KNOXVILLE – When new Tennessee offensive coordinator Mike Bajakian stands on the Vols’ practice field for the first time, he might look a little out of place.

In the midst of 300-plus pound linemen and finely-tuned athletes all over the field, Bajakian, a former math teacher who often looks the part with glasses and a skinny frame, will be in charge of directing the Tennessee offense in 2013.

He might say a few unusual things in the meeting rooms as well.

“Even in the quarterback room at times he’ll step back and teach us an equation,” Cincinnati quarterback Munchie Legaux told this fall.


Added Bajakian: “I always joke about vector analysis, results and forces.”

That might sound a little too nerdy for the taste of some die-hard football junkies. But Bajakian’s knowledge goes well beyond square roots, geometric proofs and obtuse angles.

The former quarterback at Williams (Mass.) College has 17 years of offensive coaching experience. After humble beginnings as an assistant coach in high school, he worked his way up through various stops at small colleges and as a graduate assistant. He helped at Rutgers (1998-99), Sacred Heart (2000) and Michigan (2000-01) before landing his first gig as a full-time assistant at the FBS level as the quarterbacks coach at Central Michigan.

After a two-year stint there, he went on to spend three years with the Chicago Bears. As an offensive quality control coach, he learned some of the finer details at the highest level of football. He even helped prepare a game plan for Super Bowl XLI.

He found his way back to Central Michigan, this time as the offensive coordinator beginning in 2007. He then followed head coach Butch Jones to Cincinnati in the same position in 2010.

He’s the only offensive coordinator Jones has known in his six-year history as a head coach. It’s no surprise Jones is bringing him to Knoxville for his biggest task as a head coach yet.

The two met at a camp while Jones was an assistant at Central Michigan and Bajakian was a graduate assistant at Michigan. They discovered similarities in their offensive philosophies and formed a friendship from there.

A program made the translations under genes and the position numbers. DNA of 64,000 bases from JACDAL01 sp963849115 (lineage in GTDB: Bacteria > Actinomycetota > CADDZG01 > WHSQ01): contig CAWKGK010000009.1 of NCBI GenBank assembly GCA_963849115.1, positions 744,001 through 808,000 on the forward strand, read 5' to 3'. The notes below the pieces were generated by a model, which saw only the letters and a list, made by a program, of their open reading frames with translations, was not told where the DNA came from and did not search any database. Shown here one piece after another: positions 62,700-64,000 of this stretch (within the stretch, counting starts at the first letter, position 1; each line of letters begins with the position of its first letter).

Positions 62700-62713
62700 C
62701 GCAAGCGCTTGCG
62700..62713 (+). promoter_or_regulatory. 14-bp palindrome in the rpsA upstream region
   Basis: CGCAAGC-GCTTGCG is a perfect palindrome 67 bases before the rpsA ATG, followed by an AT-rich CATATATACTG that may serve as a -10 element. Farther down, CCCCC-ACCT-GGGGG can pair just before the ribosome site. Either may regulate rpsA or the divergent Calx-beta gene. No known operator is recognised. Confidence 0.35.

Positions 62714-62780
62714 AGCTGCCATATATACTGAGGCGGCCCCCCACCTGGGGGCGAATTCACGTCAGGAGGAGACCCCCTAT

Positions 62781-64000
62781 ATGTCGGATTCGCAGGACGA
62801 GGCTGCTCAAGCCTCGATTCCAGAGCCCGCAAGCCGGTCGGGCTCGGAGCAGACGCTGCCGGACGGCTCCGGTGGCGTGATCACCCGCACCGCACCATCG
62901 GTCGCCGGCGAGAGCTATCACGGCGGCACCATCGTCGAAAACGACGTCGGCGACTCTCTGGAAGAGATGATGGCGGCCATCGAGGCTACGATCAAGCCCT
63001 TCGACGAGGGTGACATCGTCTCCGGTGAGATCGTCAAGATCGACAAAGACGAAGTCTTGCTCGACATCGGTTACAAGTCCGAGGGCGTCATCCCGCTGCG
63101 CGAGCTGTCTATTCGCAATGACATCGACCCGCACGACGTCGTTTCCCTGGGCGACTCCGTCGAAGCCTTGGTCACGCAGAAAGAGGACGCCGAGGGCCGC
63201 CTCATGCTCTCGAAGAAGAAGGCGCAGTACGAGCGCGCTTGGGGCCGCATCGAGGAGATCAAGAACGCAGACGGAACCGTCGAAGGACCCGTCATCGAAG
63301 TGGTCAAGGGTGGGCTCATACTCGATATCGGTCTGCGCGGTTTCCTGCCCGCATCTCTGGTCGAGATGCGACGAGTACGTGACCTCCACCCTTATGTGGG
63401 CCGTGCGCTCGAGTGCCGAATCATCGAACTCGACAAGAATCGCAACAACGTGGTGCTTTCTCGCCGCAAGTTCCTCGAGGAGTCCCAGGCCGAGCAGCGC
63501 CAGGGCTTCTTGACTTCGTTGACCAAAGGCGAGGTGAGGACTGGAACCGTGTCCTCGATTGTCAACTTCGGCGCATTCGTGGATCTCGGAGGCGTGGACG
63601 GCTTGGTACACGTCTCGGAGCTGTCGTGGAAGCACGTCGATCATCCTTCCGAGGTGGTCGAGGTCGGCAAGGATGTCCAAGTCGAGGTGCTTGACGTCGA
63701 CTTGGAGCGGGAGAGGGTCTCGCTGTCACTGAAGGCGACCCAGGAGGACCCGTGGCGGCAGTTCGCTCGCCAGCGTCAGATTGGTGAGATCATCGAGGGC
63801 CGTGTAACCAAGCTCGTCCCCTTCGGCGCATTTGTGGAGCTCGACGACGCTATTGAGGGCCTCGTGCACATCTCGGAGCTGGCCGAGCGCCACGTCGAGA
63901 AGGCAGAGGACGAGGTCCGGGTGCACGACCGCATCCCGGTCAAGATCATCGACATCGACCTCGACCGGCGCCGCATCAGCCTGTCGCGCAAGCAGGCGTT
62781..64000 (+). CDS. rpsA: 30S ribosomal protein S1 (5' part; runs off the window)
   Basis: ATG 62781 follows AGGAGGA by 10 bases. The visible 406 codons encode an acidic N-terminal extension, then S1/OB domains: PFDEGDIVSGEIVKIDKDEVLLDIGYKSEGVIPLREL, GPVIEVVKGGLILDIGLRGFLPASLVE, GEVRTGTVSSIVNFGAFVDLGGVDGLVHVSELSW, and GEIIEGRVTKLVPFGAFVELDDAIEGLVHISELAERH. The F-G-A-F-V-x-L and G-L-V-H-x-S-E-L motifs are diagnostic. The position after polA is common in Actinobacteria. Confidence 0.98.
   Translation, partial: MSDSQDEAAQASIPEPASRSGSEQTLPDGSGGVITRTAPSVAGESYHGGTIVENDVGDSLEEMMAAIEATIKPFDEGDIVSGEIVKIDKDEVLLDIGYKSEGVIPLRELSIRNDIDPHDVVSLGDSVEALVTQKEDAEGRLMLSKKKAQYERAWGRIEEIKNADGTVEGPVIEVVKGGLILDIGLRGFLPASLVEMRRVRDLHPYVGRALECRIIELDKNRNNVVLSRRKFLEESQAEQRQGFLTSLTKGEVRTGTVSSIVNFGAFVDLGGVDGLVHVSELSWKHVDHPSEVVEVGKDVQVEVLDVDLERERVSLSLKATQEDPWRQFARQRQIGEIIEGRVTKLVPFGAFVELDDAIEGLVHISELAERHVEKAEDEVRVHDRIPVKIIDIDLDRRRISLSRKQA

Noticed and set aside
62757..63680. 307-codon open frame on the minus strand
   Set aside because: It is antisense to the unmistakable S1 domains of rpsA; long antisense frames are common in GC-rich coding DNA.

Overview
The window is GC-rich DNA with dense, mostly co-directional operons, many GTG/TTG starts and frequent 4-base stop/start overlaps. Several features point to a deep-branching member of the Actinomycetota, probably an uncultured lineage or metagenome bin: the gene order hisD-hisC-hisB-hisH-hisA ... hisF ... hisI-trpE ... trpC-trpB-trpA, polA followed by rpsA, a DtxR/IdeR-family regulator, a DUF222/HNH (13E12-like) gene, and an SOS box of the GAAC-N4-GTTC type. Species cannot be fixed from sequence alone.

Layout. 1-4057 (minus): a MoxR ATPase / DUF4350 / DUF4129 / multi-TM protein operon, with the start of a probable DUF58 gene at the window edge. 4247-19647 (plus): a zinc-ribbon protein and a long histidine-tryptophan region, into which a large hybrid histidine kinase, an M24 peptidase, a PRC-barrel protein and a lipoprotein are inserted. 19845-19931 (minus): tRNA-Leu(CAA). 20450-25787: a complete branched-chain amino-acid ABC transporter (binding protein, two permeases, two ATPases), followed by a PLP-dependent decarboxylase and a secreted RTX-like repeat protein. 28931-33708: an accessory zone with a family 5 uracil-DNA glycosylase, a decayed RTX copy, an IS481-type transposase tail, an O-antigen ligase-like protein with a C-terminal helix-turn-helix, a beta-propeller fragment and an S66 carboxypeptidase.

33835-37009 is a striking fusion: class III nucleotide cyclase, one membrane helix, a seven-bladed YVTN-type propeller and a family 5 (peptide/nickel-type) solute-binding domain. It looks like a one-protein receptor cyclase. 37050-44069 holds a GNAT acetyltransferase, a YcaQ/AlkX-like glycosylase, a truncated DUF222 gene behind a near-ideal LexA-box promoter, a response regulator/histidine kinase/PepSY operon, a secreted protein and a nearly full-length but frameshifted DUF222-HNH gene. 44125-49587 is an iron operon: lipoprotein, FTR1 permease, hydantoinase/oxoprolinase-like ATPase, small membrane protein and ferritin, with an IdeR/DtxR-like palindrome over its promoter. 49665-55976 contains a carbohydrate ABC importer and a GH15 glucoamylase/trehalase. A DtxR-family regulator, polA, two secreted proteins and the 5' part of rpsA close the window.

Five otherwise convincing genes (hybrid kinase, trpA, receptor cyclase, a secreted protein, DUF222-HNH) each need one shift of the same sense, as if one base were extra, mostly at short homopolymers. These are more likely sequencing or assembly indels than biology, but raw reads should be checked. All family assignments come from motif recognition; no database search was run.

“We are a good balancing act on each other,” Jones told earlier this year. “I will come in with some idea. He’ll say, OK, if we are to put something in we are going to have to take something out. Because we both believe in running an execution-based system and not a designer offense.”

Bajakian and Jones have combined to put up some big offensive numbers in their six years together. That started at Central Michigan, where quarterback Dan LeFevour, later drafted by the Bears, became the only quarterback in NCAA history to finish his career with over 12,000 passing yards and 2,500 rushing yards.

Their first offense at Cincinnati in 2010 led the Big East in scoring, total yardage, passing, first downs and third-down conversion rate. They were second in the Big East in rushing offense in 2011 with running back Isaiah Pead, later a second round pick of the St. Louis Rams, winning Big East Offensive Player of the Year honors.

Bajakian was chosen the Big East’s top offensive coordinator before the 2012 seasonby He didn’t disappoint. The Bearcats again led the league in scoring offense in 2012 while finishing second in total offense.

When speaking of his offensive philosophy at his introductory press conference, Jones undoubtedly had Bajakian, who has not been formally introduced at Tennessee, in mind.

“Offensively, we are going to be a team that takes care of the football,” Jones said. “We are going to run a no-huddle offense. I don’t like to use the term “spread,” because I think that the word “finesse” is associated with that. We are going to be a physical style of offense and be a pro-style offense.”

Daniel Lewis covers Tennessee football for Follow him on Twitter @Daniel_LewisCBS